Fortunately, besides his big, German village wedding, his journey learning about other faiths is his favorite subject.

His habitually taciturn, crabby look becomes a warm, soft- eyed lucidity now as I begin to ask how all this started for him. When did he first learn about other religions, I ask, blowing out my delicious smoke.

Frank says his first real look at another religion was learning about Islam in the Army, since he had to learn Arabic. Then he took a refresher course in Arabic with someone from work, years later, at a Muslim culture center. He made more friends there. They didn’t necessarily talk about faith all of the time. They moved from learning Arabic to talking about their kids, their wives, their work, their daily lives.

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After 9/11, Frank wanted to do something personal to cross the widening divide in our country between non-Muslim Americans and Muslim Americans. He ended up going by the mosque. He found the front locked so he went around back to the kitchen. “I thought you guys might need friends.”

“Are you Muslim?”

“No. I am a Catholic.”

Frank is the only person I know who would show up to an unfamiliar place of worship and ask, “Anybody want to talk about God?”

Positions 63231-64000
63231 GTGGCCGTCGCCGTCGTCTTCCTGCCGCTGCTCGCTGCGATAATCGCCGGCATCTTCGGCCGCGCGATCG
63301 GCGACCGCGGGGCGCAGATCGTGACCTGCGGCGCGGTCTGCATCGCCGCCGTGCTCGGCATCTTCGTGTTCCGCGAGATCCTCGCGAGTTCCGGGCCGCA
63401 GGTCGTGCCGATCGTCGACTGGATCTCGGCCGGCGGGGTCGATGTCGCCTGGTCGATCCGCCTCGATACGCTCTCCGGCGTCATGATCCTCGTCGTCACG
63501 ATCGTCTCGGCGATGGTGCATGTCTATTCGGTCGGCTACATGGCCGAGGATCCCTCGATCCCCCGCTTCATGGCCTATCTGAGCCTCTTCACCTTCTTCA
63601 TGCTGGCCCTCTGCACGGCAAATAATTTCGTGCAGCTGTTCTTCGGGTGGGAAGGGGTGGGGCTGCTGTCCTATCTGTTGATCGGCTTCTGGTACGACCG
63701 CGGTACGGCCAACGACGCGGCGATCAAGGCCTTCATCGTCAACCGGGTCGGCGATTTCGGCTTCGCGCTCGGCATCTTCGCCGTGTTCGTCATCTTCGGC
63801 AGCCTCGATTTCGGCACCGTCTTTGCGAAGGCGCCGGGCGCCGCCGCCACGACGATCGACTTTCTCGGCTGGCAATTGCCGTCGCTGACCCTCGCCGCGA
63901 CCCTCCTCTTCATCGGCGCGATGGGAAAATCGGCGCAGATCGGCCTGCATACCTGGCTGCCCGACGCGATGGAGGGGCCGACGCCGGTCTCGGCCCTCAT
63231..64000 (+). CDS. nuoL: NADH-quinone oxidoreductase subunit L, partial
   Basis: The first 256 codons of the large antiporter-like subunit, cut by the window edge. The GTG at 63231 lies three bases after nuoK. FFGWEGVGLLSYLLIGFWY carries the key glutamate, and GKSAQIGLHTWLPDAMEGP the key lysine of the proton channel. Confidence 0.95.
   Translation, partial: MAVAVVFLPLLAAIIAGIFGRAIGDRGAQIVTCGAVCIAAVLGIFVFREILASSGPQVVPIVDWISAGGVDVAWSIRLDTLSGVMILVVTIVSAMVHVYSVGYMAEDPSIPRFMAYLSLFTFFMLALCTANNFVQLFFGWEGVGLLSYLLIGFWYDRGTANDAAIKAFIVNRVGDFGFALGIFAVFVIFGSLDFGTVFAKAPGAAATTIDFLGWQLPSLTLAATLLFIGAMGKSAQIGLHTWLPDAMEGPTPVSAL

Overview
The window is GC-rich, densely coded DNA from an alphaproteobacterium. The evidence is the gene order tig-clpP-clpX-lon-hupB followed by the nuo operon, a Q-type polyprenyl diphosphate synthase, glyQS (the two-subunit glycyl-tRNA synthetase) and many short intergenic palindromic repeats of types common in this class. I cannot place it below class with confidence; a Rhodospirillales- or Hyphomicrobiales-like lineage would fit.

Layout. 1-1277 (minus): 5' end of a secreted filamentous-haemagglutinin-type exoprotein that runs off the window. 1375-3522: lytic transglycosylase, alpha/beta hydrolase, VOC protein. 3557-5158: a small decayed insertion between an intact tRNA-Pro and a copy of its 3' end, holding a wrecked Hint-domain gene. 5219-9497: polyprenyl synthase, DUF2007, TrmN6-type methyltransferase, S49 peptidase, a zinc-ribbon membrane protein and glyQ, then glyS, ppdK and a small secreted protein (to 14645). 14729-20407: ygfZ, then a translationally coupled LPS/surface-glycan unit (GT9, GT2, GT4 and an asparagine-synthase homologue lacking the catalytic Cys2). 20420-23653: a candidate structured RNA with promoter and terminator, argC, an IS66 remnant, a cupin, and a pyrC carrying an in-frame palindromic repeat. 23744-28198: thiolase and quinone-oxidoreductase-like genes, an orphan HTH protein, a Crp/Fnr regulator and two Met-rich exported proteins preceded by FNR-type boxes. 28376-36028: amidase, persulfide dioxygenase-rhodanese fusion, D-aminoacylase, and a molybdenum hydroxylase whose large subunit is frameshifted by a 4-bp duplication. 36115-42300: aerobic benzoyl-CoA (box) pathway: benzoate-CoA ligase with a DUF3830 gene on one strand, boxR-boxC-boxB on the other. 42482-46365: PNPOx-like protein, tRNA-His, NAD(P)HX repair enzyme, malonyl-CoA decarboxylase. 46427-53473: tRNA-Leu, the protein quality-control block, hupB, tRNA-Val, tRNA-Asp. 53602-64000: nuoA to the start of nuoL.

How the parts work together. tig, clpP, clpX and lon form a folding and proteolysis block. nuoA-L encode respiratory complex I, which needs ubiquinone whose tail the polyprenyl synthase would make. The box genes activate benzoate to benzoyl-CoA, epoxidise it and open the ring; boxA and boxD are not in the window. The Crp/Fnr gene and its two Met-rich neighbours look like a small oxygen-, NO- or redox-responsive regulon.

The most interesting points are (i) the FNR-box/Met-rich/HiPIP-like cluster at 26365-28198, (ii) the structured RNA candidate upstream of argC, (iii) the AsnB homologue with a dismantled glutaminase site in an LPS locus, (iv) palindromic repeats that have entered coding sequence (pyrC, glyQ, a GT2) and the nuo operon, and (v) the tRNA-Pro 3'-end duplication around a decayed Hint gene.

Frank observes that the prohibition on images in Muslim art has created a very masculine looking art form of geometric shapes and calligraphy, which is beautiful, but, to him, missing something. He thinks it’s a conception of the feminine side of the Divine that is absent. This gave him a new appreciation of our knowledge of the the Holy Spirit, the Giver of Life, “Creator Blessed,” and of our Mother Mary exemplifying and reflecting this to us. He thinks our ability to be spoken to by God through images is related to conscious contact with the Holy Spirit and the Virgin Mary through whom the Incarnation was accomplished. The Incarnation puts us in touch with how God communicates through what we can see and touch. It’s why, he theorizes, Catholic art is so glorious. It’s because we have Mary, and we are very in touch with that creative motherly energy and imagery.

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He talks about how sad it is that so many Christians have lost their mother. Their art is not as cool as ours, either, he thinks. “There’s got to be a connection here.”

He really did love the Dome of the Rock, though when he went to the Holy Land. “That was awesome.”

But we digress. We smoke in silence a while… listening to the pleasant bubbling sound of the water in the hookah’s base. 

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Years ago, Frank says, he became curious about the Sikh Temple in his neighborhood. He smiles when he remembers his visits there. “You have to eat. They always feed you. You never leave without eating.”

He adds that the music is great. Like a cross between our best praise and worship, and the coolest Indian music ever. Frank likes to find someone and ask them questions like, “Do you think God loves you?” and go from there.

The Sikh Temple he liked to visit was the same one where there was a shooting in 2012 . Frank knew one of the people who was killed. He was among those who offered support. He still likes to drop by and pray.